By Robert A. Vella
In the classic 1939 Frank Capra film Mr. Smith Goes to Washington, naive altruistic everyday-man Jefferson Smith (actor James Stewart) is unexpectedly appointed to the U.S. Senate and creates a political firestorm by bravely challenging and upending the pervasive corruption afflicting that institution. Retired U.S. Army Colonel Lawrence Wilkerson, who served as Chief of Staff to former Secretary of State Colin Powell in the Bush Administration, is neither naive nor an everyday-man; but, his principled altruism and willingness to confront institutional misbehavior isn’t all that different from the fictional character of Mr. Smith.
Wilkerson spoke recently at the staunchly conservative Lone Star College campus in Kingwood, Texas – a master-planned community in northeast Houston which is predominantly white. Even for Wilkerson, who has been publicly critical of the Republican Party since the Iraq War, his speech was especially condemning of the radicalization which has seized his party in recent years. He most definitely did not mince any words, referring to the current GOP as a “freak show” and asserting that Republican governors’ calls for secession would transform the South into an impoverished “Bangladesh.” But, his most prescient remarks focused on the failing American system due in large part to an intransigent conservative ideology (from: Lawrence Wilkerson: The Demise Of The American Empire (Video)):
Wilkerson spoke of previous empires, their longevity or lack of it, and addressed the decline of the American Empire and talked about how current events have accelerated the inevitable.
During his talk, which lasted approximately 45 minutes, with another 40 minutes devoted t0 Q&A, Wilkerson talked about the signs signaling our demise and how we must make the transition from superpower to a power. There’s a distinction, but it’s a big one, and he cites the demise of the British Empire and how that nation coped at the time and in the ensuing decades. He noted that since its demise as a superpower to being merely a power, Great Britain has done pretty well for itself.
His listed specific signs of demise, which are recognizable if anyone pays the slightest attention to what has been going on:
Empires want to keep the status quo and will use any means necessary to retain it, relying almost completely on the use of the military.
Bankers and financiers running the empire. In other words, the oligarchy.
He spoke of the use of torture and how only low ranking people were prosecuted, while those who gave the orders have escaped any accountability.
The high cost of maintaining the military empire we’ve created, citing $1.3 trillion spent in fiscal 2013 alone.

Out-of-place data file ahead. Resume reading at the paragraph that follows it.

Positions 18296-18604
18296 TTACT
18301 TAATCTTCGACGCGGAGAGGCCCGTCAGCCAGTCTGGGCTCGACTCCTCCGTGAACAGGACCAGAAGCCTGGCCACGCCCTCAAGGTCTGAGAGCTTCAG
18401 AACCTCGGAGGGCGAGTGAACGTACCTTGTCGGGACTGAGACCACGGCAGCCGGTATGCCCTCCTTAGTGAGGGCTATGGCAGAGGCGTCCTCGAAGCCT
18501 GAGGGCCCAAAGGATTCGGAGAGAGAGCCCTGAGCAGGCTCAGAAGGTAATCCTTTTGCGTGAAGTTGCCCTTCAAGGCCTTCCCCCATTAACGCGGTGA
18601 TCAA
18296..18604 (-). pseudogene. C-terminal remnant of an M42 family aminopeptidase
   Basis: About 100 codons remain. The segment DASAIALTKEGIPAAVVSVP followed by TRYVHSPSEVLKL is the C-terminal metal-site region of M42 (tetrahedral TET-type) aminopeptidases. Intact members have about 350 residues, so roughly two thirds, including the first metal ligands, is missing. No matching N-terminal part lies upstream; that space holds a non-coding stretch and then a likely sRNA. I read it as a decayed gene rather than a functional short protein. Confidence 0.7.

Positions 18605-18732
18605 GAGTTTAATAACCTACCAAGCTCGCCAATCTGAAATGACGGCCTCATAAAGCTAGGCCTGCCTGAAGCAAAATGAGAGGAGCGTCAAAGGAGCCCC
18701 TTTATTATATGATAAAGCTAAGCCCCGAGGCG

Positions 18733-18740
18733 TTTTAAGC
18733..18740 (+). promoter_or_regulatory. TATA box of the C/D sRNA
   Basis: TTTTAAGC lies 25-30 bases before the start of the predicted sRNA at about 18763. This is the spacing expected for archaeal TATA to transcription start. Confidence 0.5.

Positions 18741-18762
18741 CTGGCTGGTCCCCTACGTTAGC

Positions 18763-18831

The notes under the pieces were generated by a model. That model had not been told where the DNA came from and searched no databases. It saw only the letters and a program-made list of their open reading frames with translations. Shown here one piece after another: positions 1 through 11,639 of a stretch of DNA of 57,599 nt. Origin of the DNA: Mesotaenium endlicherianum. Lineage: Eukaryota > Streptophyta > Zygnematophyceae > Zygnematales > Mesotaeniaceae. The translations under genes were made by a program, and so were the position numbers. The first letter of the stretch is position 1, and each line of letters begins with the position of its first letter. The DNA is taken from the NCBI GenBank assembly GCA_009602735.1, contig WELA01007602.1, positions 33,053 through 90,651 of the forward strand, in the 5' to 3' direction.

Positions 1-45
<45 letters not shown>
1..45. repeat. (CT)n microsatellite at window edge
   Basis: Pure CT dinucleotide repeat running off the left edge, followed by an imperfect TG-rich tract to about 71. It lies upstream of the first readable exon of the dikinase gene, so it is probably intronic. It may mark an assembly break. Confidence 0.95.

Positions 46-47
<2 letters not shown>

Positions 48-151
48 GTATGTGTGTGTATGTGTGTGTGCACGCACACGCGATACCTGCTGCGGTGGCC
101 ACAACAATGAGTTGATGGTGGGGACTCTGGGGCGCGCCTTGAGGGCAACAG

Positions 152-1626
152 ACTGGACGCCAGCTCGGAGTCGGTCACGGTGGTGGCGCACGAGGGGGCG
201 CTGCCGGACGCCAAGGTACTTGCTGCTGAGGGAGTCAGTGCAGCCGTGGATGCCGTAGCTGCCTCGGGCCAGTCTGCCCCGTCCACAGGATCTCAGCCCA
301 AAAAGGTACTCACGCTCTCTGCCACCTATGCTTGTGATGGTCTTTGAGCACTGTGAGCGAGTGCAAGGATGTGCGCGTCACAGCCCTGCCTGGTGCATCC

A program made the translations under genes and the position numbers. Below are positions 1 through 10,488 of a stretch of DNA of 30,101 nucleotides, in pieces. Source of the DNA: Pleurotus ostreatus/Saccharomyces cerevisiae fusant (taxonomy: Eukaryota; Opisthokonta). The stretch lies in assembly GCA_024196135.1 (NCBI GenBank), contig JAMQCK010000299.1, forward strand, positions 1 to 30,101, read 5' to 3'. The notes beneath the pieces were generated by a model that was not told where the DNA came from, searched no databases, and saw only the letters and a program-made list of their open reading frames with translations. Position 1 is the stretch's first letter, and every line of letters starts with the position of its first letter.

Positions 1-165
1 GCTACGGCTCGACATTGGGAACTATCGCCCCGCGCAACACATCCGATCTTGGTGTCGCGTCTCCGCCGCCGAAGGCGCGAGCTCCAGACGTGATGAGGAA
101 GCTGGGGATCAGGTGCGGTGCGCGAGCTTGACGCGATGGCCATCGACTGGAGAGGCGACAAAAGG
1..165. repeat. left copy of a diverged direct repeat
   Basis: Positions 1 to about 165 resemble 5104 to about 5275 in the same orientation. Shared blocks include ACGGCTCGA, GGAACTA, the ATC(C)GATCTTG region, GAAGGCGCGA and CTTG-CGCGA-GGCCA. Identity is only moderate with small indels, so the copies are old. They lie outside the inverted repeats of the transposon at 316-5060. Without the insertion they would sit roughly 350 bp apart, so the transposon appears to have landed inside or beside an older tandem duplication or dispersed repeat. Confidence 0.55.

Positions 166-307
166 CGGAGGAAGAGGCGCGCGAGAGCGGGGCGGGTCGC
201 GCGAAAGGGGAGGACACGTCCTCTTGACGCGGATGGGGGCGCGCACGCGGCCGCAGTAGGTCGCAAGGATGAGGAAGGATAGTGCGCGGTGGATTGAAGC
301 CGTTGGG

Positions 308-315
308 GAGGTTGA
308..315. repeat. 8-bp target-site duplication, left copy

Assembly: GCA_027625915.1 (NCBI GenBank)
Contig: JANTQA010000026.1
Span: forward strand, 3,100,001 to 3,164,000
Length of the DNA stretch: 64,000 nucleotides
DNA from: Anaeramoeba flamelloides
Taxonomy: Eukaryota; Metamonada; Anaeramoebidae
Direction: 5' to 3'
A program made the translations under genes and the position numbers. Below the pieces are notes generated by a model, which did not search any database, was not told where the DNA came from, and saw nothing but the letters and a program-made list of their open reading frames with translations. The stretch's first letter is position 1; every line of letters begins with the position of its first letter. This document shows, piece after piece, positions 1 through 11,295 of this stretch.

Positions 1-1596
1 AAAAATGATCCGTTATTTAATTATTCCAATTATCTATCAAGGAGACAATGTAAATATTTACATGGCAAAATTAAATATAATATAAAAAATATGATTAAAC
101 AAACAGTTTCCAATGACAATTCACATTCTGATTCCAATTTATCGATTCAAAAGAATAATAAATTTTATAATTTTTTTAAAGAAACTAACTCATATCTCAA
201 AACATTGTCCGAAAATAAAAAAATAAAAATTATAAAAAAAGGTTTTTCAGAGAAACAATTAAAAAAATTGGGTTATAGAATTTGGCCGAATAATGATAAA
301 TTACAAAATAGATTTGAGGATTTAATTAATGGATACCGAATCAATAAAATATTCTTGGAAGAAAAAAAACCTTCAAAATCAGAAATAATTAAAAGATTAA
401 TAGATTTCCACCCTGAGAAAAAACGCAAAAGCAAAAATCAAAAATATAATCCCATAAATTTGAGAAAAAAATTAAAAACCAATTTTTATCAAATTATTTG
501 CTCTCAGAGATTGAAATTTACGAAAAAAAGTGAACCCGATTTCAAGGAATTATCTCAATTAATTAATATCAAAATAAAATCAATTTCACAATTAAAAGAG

How Empire is afraid of the draft because it might be an impediment to war (think Vietnam and the number of people who refused to go and demonstrated against that war) and the use of mercenaries.
Wilkerson also spoke of income inequality and made the startling statement that .001 percent of the people in this country own the equivalent of the GDP of Brazil.
He talked about climate change and the incredible costs that have only begun and noted that the lone government agency paying real attention to planetary climate change is the Department of Defense.
Wilkerson’s suggestion of the inevitable consequences for America did not go unnoticed by the audience (from: Lawrence Wilkerson discussed the possibility of the breakup of the U.S.):
He left many in the decidedly conservative audience shocked and with much to think about. Lawrence Wilkerson pointed out that a United States break-up is a possibility as we have historically been very stable. It is not necessarily a natural state of being. If one looks at what seems like insurmountable deadlocks in Congress, one must ask if that may be the path we are on.
And, just last week, Wilkerson sharply rebuked the intensifying xenophobic tribalism which has gripped his party (from: What on Earth Is Wrong With the Republican Leadership?):
That there is a well-financed campaign in America to discredit Muslims in general is shocking, to be sure, but at least historically understandable: America has always had such racial hatred, religious bigots, and otherwise mentally-impaired people. But for the highest ranks of one of the nation’s principle political parties to appear publicly to condone such tactics is something quite new. Senator Joseph McCarthy might have gotten Eisenhower’s attention sufficiently to shake his hand in Milwaukee when Ike was campaigning there in 1952, but that was as far as it went. Ike reviled McCarthy and everything for which he stood.
On this last point which Wilkerson addressed so astutely, I would like to draw your attention to the works of E. O. Wilson who extrapolated the concept of eusociality (i.e. high-order social behavior in species) into the study of sociobiology which identifies a second dimension to Darwinian evolution. More specifically, it describes the process of natural selection between eusocial groups in addition to the same dynamic between individuals. The pronounced tribalism Wilkerson noted in his critiques of conservatives – which manifests itself as white nationalism, xenophobia, and religious fanaticism – is an illustrative example of Wilson’s insightful theory.